9 Crucial Moments In Politics In 2014, Expertly Told With Reaction GIFs
As we enter the second half of President Barack Obama's last term with a newly Republican-controlled Congress, there's no question politics are going to be hairy going forward into 2015. But before we freak out about that, it's time to let's take a look back at all we have accomplished — and, sometimes, hopelessly bungled — this year. From kicking Russia out of the G8 to legalizing same-sex marriage in a handful of states, from immigration reform to CIA torture reports, here are some of the political highlights of 2014, as told in GIFs.
Obama gave the State of the Union address
Entering 2014 with high hopes that the government would refrain from shutting down this year, Obama's State of the Union address on Jan. 28 promised 2014 would be a "year of action." Obama said he would circumvent an uncooperative Congress by using executive orders — a promise he made good on with little hesitation. Because the last two years of your presidency are your chance to really go wild, eh?
Obama raised the minimum wage for federal workers
On Feb. 12, Obama's first executive order of the year raised the minimum wage for federal contract workers from $7 to $10.10. This, he argued, would boost the economy and help millions of Americans. Congress wasn't too happy about it. Obama didn't really care.
Russia got kicked out of the G8
Following its actions against the Ukraine, including the annexation of Crimea, Russia is kicked out of the G8 on March 24 by the U.S. and other world superpowers.
Mississippi signed a truly terrible law
On April 3, Governor Phil Bryant signed it into law that individuals and businesses can deny services to anyone if it would interfere with their religious beliefs. This decision, in particular, threatened the LGBT community, who could be actively discriminated by anyone whose religion forbids homosexuality. Sigh.
SCOTUS put an end to affirmative action in college admissions
On April 22, SCOTUS ruled in favor of a Michigan constitutional amendment banning the use affirmative action in state college admissions decisions. The decision also influenced similar debates in other states, meaning provisions put in place to help minorities and lower-income students get into college are now no longer in place.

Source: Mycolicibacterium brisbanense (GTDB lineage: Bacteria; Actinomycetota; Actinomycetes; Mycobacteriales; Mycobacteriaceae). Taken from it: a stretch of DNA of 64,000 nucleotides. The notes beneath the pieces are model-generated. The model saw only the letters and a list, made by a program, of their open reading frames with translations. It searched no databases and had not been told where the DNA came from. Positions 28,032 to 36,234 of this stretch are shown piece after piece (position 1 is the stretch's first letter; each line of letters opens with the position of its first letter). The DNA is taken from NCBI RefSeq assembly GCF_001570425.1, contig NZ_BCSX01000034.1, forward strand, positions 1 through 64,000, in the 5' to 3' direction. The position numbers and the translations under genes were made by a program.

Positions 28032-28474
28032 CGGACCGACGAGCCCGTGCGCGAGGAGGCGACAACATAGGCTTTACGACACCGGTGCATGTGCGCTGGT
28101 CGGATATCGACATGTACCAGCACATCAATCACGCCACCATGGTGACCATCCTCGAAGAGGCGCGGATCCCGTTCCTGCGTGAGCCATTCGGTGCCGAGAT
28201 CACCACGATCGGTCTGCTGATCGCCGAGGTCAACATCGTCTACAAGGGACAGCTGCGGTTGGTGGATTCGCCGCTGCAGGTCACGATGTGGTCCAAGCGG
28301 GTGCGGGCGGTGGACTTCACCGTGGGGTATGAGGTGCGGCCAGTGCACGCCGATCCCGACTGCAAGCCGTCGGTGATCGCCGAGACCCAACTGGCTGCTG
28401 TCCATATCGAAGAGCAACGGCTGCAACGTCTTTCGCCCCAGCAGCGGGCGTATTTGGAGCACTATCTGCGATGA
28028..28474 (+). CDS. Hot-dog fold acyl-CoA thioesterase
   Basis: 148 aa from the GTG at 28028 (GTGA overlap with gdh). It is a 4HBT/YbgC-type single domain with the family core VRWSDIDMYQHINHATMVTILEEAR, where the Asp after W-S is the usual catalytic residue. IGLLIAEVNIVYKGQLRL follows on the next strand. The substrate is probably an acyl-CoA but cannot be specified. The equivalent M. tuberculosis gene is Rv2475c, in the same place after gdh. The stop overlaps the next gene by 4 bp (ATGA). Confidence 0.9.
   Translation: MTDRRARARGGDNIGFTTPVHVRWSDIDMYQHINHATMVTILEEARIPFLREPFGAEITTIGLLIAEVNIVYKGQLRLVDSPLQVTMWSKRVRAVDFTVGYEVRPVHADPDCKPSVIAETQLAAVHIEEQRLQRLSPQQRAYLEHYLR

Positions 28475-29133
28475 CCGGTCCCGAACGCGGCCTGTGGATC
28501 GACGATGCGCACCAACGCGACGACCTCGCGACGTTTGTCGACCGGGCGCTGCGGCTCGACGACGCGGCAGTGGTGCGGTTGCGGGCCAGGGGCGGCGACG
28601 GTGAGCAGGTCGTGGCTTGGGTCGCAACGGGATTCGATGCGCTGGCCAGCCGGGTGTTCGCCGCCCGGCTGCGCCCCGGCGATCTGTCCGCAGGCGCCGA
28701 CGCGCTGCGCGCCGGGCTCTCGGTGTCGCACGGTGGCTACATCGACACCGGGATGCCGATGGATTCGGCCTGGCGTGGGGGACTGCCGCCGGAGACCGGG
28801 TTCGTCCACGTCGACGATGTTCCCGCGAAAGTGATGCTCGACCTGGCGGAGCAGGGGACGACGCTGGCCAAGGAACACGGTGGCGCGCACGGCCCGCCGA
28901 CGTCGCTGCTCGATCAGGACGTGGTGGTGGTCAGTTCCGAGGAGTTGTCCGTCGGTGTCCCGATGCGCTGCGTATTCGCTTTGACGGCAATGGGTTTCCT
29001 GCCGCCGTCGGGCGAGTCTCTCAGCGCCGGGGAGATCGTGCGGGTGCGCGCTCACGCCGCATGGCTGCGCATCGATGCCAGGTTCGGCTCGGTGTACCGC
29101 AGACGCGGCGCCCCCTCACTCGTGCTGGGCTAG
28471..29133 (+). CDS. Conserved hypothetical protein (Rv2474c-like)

And then there was... Hobby Lobby
On June 30, SCOTUS made a decision in what is most popularly known as the Hobby Lobby case, in which two corporations (Hobby Lobby and Conestoga Wood Specialties) with closely-held religious values petitioned to be exempt from the Obamacare mandate that requires businesses to provide birth control to their employees. SCOTUS ruled closely-held corporations are not required to provide birth control if it violates their religious values. Because corporations are people, apparently.
Obama declared "war" on ISIS
On Sept. 10, Obama gave a televised speech declaring his intentions to bring down ISIS, a radical Islamic terrorist group whose long list of crimes against humanity include the execution of American and British journalists.
SCOTUS declined to hear same-sex marriage cases
From Oct. 6-12, SCOTUS declined to hear cases appealed to them from 11 states after their respective federal judges declared same-sex marriage constitutional. This landmark decision, or lack thereof, made same-sex marriage legal in the majority of the U.S.
The GOP took over the Senate. Sad face
On Election Day — Nov. 4 this year — Republicans took over the Senate and House of Representatives, holding the majority of seats in both areas of Congress. Depending on who you are, this was either great or horrible news, but most likely the latter.
The CIA came under fire for its post-9/11 torture program
The Senate Intelligence Committee released a lengthy report on Dec. 9 regarding how the CIA misled both Congress and the American public about the extent and efficacy of the torture inflicted on those detained during the U.S.'s post-9/11 investigations. Yikes.
Images: Tumblr (10)